U.S. EPA Environmental Explorer’s Club
Games, pictures, and stories that explore our environment and what we can do to protect it.

U.S. EPA Environmental Explorer’s Club – Air Page

U.S. EPA, Region 7, Charlie’s Corner
Activities and information about environmental issues in our EPA region.

U.S. EPA Student Center – Air Page
Links to over a dozen websites where you can learn more about air pollution and its causes.

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Videos

Easy Breathers. Wisconsin Department of Natural Resources.

The Importance of Clean Air. Roosevelt High School and St. Louis CAP.

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Books for Adults

capcolor.gif (3531 bytes)Air Pollution Control Program Report 2000. Jefferson City, MO: Missouri Department of Natural Resources, 2001.

Bell, Nigel. Air Pollution and Plant Life. New York: John Wiley and Sons, 2002.

Building Air Quality: A Guide for Building Owners and Facility Managers. Washington, D.C.: U.S. Environmental Protection Agency, 1991.   (non-circulating)

Clean Air Program: Design Guidelines for Bus Transit Systems Using Alcohol Fuel (Methanol and Ethanol) as an Alternative Fuel. Washington, D.C.: U.S. Department of Transportation, 1996.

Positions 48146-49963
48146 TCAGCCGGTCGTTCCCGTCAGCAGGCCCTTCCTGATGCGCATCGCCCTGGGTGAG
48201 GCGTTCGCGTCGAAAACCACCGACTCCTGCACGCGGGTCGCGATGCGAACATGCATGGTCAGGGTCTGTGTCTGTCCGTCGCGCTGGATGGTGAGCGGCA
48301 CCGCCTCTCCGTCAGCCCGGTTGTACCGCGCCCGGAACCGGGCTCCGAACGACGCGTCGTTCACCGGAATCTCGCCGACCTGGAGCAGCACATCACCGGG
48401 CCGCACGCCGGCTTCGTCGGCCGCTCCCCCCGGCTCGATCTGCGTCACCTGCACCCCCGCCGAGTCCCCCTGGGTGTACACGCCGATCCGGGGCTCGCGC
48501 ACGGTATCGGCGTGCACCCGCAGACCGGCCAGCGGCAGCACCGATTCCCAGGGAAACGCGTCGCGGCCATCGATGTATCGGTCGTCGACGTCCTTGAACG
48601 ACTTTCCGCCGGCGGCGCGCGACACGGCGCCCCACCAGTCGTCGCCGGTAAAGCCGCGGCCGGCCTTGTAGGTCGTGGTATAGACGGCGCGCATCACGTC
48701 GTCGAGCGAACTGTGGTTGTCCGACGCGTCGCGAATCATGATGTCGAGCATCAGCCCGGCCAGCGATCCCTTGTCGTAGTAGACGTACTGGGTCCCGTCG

Community-Based Environmental Protection: A Resource Book for Protecting Ecosystems and Communities. Washington, D.C.: U.S. Environmental Protection Agency, 1997.

Council on Environmental Quality. President Clinton and Vice President Gore: A Healthy Environment for the 21st Century. Washington, D.C.: U.S. Government Printing Office, 2000.

Dadd, Debra Lynn. Home Safe Home: Protecting Yourself and Your Family from Everyday Toxins and Harmful Household Products . New York, N.Y: Jeremy P. Tarcher/Putnam, 1997.

Environmental Trends. Washington, D.C.: Council on Environmental Quality, 1989.

EPA’s State and Local Climate Change Outreach Kit. Washington, D.C.: U.S. Environmental Protection Agency, 2000. (CD-ROM)

Federal Air Quality Research 1998-2000. Washington, D.C.: U.S. Government Printing Office, 1999.

Godish, Thad. Air Quality. Boca Raton, FL.: CRC/Lewis Publishers, 1997.

Goldstein, Inge F. and Martin Goldstein. How Much Risk? A Guide to Understanding Environmental Health Hazards. New York, N.Y: Oxford University Press, 2002.

Harris, Marjorie. The Green Book of Household Hints: Keeping an Efficient and Ecologically Sound Home. Buffalo, N.Y: Firefly Books, 2001.

Hoffmann, Peter. Tomorrow’s Energy: Hydrogen, Fuel Cells, and the Prospects for a Cleaner Planet. Cambridge, MA: The MIT Press, 2001.

Inventory of Missouri’s Estimated Greenhouse Gas Emissions in 1990. Jefferson City, MO: Missouri Department of Natural Resources, 1996.   (non-circulating)

McNeill, J.R. Something New Under the Sun: an Environmental History of the Twentieth Century. New York: Norton, 2000.

Miller, E. Willard. Environmental Hazards: Air Pollution, A Reference Handbook. Santa Barbara, CA: ABC-Clio, 1989.

Missouri’s Natural Resources: A 1999 Progress Report on Our Water, Air and Land. Jefferson City, MO: Missouri Department of Natural Resources, 1999.

Moore, Gary S. Living with the Earth: Concepts in Environmental Health Science. Boca Raton, FL: Lewis Publishers, 1999.

An Organizational Guide to Pollution Prevention. Washington, D.C.: U.S. Environmental Protection Agency, 2001.

Pearce, Fred. Global Warming. New York: DK Publishing, 2002.